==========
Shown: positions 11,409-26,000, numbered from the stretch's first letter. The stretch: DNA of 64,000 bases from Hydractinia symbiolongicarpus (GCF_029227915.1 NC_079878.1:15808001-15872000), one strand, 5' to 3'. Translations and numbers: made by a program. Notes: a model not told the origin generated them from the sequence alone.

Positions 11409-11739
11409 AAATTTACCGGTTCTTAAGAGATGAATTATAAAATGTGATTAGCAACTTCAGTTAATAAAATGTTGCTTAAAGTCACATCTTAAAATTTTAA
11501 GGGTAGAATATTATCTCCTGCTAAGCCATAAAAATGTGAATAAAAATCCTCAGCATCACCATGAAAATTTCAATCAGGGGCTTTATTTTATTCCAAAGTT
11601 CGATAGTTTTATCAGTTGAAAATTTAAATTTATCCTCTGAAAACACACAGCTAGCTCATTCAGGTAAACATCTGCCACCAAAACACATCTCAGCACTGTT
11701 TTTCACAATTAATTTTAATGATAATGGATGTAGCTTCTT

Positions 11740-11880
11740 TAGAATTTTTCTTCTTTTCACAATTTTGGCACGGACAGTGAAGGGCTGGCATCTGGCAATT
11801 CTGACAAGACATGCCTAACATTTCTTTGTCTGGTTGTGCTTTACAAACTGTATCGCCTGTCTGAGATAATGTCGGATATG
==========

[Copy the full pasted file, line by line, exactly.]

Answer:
Shown: positions 11,409-26,000, numbered from the stretch's first letter. The stretch: DNA of 64,000 bases from Hydractinia symbiolongicarpus (GCF_029227915.1 NC_079878.1:15808001-15872000), one strand, 5' to 3'. Translations and numbers: made by a program. Notes: a model not told the origin generated them from the sequence alone.

Positions 11409-11739
11409 AAATTTACCGGTTCTTAAGAGATGAATTATAAAATGTGATTAGCAACTTCAGTTAATAAAATGTTGCTTAAAGTCACATCTTAAAATTTTAA
11501 GGGTAGAATATTATCTCCTGCTAAGCCATAAAAATGTGAATAAAAATCCTCAGCATCACCATGAAAATTTCAATCAGGGGCTTTATTTTATTCCAAAGTT
11601 CGATAGTTTTATCAGTTGAAAATTTAAATTTATCCTCTGAAAACACACAGCTAGCTCATTCAGGTAAACATCTGCCACCAAAACACATCTCAGCACTGTT
11701 TTTCACAATTAATTTTAATGATAATGGATGTAGCTTCTT

Positions 11740-11880
11740 TAGAATTTTTCTTCTTTTCACAATTTTGGCACGGACAGTGAAGGGCTGGCATCTGGCAATT
11801 CTGACAAGACATGCCTAACATTTCTTTGTCTGGTTGTGCTTTACAAACTGTATCGCCTGTCTGAGATAATGTCGGATATG